Dawn has a high alkali content which is good for removing stubborn debris and some layers of wax with each wash. I call it, the "First Blood" car washing liquid. If the car has been heavily waxed prior, you will need to use a wax remover and this will take anywhere from 1-2 hours. The benefit is you have a "clean" surface from wax and polish, kind of like a painter using a new canvas and not one scrubbed clean of paint.

    - Rinse the car again. Gently wash with lots and lots of soap.

    Stay away from the lower 1/3 around the entire car as this is where it tends to really get grimy, especially along wheel wells and bumpers. Rinse the car.

    - Change the soap out and wash the same upper 2/3 again, this time, wash the lower 1/3 and change out soap and the wash mitt if it starts getting funky fast. Rinse and repeat.

    The goal at this point is to be able to wash it with a clean untouched mitt and not discolor the wash mitt.

    - Spray the wheels with a gentle cleaner. Using the bucket of soap that should still be clean, use a soft brush and soak it in the soap, lightly scrub the rims and rinse. The tires will be wet, which is fine. Take a disposable sponge or a tire dressing with an adjustable spray nozzle, or a spray bottle filled with tire dressing, and spray around the wheel.

    This stuff is SLICK, so don't soak the tread. Show cars that do this are obviously GARAGE QUEENS. Blah. Once you hit the road, it will be like having a super thin coat of oil over half of each wheel and that spells danger!! It will quickly rub off but you can just as quickly lose control if you forgot and you dropped the clutch at a few thousand RPM. :) If you overspray on the rim, immediately wash the affected area and rinse. The dressing is water resistant and will dry to a shine.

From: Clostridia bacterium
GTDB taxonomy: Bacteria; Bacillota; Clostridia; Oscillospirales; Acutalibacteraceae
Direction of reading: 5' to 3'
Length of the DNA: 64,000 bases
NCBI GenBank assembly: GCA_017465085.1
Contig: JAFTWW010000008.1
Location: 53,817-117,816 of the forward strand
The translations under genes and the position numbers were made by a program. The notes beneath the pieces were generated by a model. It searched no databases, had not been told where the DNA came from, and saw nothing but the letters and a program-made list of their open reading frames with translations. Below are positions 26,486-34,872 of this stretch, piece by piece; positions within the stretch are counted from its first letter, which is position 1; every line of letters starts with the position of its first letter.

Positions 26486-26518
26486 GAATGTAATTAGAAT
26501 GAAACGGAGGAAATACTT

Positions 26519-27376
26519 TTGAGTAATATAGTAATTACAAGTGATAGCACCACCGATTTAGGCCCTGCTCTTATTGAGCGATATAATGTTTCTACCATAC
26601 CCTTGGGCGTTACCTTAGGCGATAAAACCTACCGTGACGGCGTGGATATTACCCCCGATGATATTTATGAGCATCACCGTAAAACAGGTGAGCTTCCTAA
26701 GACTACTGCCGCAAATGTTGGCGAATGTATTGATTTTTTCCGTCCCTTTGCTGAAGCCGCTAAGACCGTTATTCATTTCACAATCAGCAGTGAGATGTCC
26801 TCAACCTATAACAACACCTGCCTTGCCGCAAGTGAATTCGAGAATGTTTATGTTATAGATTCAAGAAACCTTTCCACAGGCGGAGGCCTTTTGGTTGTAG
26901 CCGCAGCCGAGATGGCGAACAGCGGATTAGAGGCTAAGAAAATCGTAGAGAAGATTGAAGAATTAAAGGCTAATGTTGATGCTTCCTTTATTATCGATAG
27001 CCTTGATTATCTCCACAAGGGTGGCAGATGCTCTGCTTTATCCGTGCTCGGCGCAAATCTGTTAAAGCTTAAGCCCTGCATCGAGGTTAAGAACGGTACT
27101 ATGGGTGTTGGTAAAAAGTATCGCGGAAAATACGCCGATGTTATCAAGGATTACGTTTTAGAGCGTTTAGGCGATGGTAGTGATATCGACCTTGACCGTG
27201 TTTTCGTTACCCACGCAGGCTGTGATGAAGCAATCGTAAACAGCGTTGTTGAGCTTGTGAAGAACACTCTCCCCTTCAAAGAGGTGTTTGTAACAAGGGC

- Now the clay bar. Flatten it like a pancake. With a spray bottle of lubricant (small concentration of soap, the rest water, most clay bar kits come with a bottle), spray a 8x8 inch section so its nice and wet and in a straight motion up and, rub the clab on the paint using plenty of lubricant and do this to the entire car, top 2/3 first. A clay bar should be able to do 2 medium size cars or one bad off car.

    - After claying, rinse the car and wash it once using the still pristine wash mitt and a new bucket of soap.

    - Rinse and dry with a microfiber drying towel. Use a small damp microfiber to get the door jambs, the rubber seals, the area between the doors and around the hinges, and the bumpers in case you slip.

    Microfiber is an artifical nylon/polyester weave that has under a microscope split fibers like split hairs, except, it has anywhere from 100,000 to 250,000 per square INCH. This is what helps trap dirt it comes in contact with inside the fibers and why it is preferred by detailers to leave the least amount of scratches when drying, applying, and removing products. It makes human hair look like a piece of rebar compared to a single strand of cotton.

    - Compound the surface to remove any scratches using a part polish and scratch remover with a 3M, Meguiar's, or Mother's compound.

    3M's make some of the most widely used and proven compounds. A compound is used to remove wax or remove scratches. For scratches, its essentially a liquid that has the ability of 1200-2000 grit sandpaper. Ultra fine and used carefully. Best left to a professional unless you practice on junk yard panels. If not needed, your ready to glaze.